Automating Assessment of Obesity Care Quality - 2012

Principal Investigator
Funding Mechanism
PAR: HS08-270: Utilizing Health IT to Improve Health Care Quality Grant (R18)
Grant Number
R18 HS 018157
Project Period
September 2009 – March 2013
AHRQ Funding Amount

Summary: Obesity and its public health effects are an increasing burden on the health care system. This project proposed to develop, implement, and evaluate a routine automated method to assess outpatient obesity care quality using measures from comprehensive electronic medical record (EMR) data based upon the National Heart, Lung, and Blood Institute (NHLBI) obesity care guidelines.

The study team is investigating associations between obesity care delivery steps and clinical outcomes known or suspected to be accelerated by obesity. Measures to evaluate the association include reasons for visit; orders; referrals; diagnosis codes; vital signs; text clinical notes pertaining to weight (e.g. body mass index) and weight-loss counseling; and other obesity intervention efforts. The project team is using percent-change in body weight as the primary outcome measure.

Retrospective EMR data from Kaiser Permanente Northwest (KPNW), a midsized health maintenance organization, and Oregon Community Health Information Network (OCHIN), a consortium of federally qualified health centers, is being used to evaluate the association between obesity guideline adherence and clinical outcomes. Information from both structured and free-text fields will be used. Free-text fields are being automatically coded using natural-language processing computer software. Data produced under the automated method of quality measurement is being compared to medical record reviews performed by abstractors in order to assess the validity of the automated system.

The automated system is being applied to patient populations of KPNW and OCHIN, which total more than 350,000 adults to determine: 1) the proportion of overweight or obese patients who are receiving advice, counseling, weight-loss program referral, prescription medication, and other care recommended by the guidelines; 2) correlates of overweight and obesity diagnosis and treatment guideline adherence including patient characteristics, comorbidity status, provider characteristics, and health system characteristics; and 3) changes in health status as a function of guideline adherence for obese patients.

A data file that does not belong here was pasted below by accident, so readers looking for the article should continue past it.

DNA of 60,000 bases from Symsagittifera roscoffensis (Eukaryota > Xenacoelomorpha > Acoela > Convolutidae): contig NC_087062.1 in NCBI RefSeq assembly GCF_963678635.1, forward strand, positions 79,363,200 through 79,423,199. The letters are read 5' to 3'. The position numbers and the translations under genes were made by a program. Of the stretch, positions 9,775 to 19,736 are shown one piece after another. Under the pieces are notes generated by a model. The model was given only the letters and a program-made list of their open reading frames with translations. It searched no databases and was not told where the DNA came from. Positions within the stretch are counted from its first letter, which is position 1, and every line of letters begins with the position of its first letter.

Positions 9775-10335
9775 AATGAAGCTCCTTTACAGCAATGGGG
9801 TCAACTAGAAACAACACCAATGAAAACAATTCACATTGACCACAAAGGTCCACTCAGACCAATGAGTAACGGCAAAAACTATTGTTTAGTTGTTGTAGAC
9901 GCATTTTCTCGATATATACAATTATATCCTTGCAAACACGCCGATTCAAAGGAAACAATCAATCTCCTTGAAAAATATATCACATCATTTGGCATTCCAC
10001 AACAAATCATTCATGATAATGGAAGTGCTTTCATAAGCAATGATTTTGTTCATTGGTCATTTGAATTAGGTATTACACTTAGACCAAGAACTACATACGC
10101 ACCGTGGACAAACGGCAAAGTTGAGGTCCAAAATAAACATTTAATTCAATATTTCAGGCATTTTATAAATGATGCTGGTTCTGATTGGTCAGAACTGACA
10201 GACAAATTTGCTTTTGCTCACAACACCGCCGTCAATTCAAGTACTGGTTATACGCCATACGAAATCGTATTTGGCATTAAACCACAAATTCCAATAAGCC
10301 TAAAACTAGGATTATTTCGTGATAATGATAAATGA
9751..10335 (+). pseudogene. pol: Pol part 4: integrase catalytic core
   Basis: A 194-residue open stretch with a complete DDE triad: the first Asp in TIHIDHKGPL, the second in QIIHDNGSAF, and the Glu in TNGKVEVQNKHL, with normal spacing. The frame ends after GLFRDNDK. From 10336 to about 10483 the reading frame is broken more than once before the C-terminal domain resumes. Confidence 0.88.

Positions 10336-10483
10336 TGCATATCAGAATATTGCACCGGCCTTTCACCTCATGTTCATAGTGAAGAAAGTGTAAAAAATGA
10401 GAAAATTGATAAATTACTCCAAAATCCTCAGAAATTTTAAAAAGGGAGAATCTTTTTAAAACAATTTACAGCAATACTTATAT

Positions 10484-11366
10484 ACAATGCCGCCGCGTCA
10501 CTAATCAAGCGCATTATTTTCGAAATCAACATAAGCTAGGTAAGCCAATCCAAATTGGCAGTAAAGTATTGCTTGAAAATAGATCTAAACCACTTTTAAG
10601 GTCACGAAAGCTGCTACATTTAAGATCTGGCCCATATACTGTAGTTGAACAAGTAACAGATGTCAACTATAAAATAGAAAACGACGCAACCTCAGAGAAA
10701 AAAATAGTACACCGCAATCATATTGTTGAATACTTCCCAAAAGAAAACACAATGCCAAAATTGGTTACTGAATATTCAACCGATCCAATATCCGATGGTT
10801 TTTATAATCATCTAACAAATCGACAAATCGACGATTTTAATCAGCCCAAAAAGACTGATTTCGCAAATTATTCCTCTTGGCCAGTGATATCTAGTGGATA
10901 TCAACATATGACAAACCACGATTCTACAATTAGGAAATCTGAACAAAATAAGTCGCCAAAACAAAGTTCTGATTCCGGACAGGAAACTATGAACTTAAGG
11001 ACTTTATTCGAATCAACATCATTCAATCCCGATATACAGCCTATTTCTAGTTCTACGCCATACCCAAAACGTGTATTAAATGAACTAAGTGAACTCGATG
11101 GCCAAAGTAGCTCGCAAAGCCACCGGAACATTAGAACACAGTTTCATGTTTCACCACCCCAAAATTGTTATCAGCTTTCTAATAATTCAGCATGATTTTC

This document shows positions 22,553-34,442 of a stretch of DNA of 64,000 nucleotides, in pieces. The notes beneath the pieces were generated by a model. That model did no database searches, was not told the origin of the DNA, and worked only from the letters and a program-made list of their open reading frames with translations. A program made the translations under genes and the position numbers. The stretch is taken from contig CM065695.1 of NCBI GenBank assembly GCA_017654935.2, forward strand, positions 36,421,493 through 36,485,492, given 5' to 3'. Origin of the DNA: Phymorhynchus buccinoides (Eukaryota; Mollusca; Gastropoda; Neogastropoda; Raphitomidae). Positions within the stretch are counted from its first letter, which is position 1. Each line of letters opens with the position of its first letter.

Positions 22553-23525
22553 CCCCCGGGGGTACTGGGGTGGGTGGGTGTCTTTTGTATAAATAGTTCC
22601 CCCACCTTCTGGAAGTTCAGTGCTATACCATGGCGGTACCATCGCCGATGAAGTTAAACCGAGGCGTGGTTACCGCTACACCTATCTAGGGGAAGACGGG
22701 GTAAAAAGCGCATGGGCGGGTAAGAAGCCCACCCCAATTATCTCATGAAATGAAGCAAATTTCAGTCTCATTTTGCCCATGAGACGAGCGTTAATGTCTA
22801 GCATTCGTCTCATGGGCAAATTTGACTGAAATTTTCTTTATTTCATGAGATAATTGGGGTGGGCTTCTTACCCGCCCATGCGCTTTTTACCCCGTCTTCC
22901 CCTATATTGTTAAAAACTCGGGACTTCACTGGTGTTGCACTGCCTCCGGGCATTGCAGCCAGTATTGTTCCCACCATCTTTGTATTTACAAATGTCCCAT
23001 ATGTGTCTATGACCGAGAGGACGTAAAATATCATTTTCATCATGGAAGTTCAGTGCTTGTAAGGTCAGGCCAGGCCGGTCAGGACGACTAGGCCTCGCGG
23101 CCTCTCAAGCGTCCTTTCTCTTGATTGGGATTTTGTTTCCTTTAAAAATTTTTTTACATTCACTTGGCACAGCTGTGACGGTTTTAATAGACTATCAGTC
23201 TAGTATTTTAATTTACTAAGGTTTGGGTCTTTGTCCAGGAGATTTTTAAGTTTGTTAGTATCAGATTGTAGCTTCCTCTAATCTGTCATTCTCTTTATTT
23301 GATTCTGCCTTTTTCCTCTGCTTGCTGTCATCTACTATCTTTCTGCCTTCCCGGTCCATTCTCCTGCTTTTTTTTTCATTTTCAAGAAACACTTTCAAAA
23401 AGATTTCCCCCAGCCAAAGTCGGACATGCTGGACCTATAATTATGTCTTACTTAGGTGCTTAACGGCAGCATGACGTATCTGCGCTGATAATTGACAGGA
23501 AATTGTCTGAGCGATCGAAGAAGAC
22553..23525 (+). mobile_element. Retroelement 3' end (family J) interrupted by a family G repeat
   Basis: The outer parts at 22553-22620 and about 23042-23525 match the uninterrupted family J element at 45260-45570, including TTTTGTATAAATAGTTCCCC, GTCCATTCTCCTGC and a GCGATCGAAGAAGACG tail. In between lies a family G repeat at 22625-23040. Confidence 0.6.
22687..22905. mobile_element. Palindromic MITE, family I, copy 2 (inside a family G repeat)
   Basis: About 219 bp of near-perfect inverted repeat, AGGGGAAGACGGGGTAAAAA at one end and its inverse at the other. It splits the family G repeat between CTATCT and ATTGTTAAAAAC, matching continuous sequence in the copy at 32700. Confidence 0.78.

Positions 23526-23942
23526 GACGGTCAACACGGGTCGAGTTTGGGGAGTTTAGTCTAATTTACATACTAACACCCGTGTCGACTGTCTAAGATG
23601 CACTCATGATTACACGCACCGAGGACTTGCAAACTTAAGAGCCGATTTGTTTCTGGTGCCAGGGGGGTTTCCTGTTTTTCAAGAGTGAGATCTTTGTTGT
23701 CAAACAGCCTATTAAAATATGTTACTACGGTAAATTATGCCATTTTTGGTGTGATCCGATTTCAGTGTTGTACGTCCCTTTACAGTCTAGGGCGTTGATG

Specific Aims:

  • Develop obesity care quality measures based on updated NHLBI guidelines to evaluate obesity care performance in primary care. (Achieved)
  • Use comprehensive EMR data to develop and validate an automated (generalizable and scalable) method for applying the measures identified in the first aim. (Ongoing)
  • Apply the method developed in the second aim to assess ambulatory obesity care quality in two distinct health plans representing diverse patient populations and care practices. (Ongoing)
  • Evaluate the association between measures of obesity guideline adherence to recommended obesity care processes and clinical outcomes and provider characteristics. (Ongoing)

2012 Activities: During 2012, the study team staged all data necessary for applying the measurement process. They established eligibility criteria that: 1) requires patients’ continuous enrollment; and 2) excludes patients with pregnancies, any indication of non-benign cancer history, palliative or hospice care, or eating disorders. Patients from these sub-populations were excluded because they have unique body weight issues. The team has drawn the primary care encounter data for the resultant population
for the observation period beginning January 1, 2007 at KPNW, yielding approximately 125,000 eligible patients; and at OCHIN, yielding approximately 30,000 eligible patients. The study staff completed the KPNW and OCHIN chart reviews and the validation study. Final activities focused on the data analysis and manuscript writing.

As last self-reported in the AHRQ Research Reporting System, project progress and activities are on track in some respects but not others and project budget funds are somewhat underspent, due to decreased staffing on the project. Dr. Hazlehurst is using a 1 year no-cost extension to complete data collection and analysis and manuscript writing.

Preliminary Impact and Findings: This project has no findings to date.

Target Population: Adults, Chronic Care*, Obesity

Strategic Goal: Develop and disseminate health IT evidence and evidence-based tools to improve health care decisionmaking through the use of integrated data and knowledge management.

Business Goal: Knowledge Creation

* This target population is one of AHRQ’s priority populations.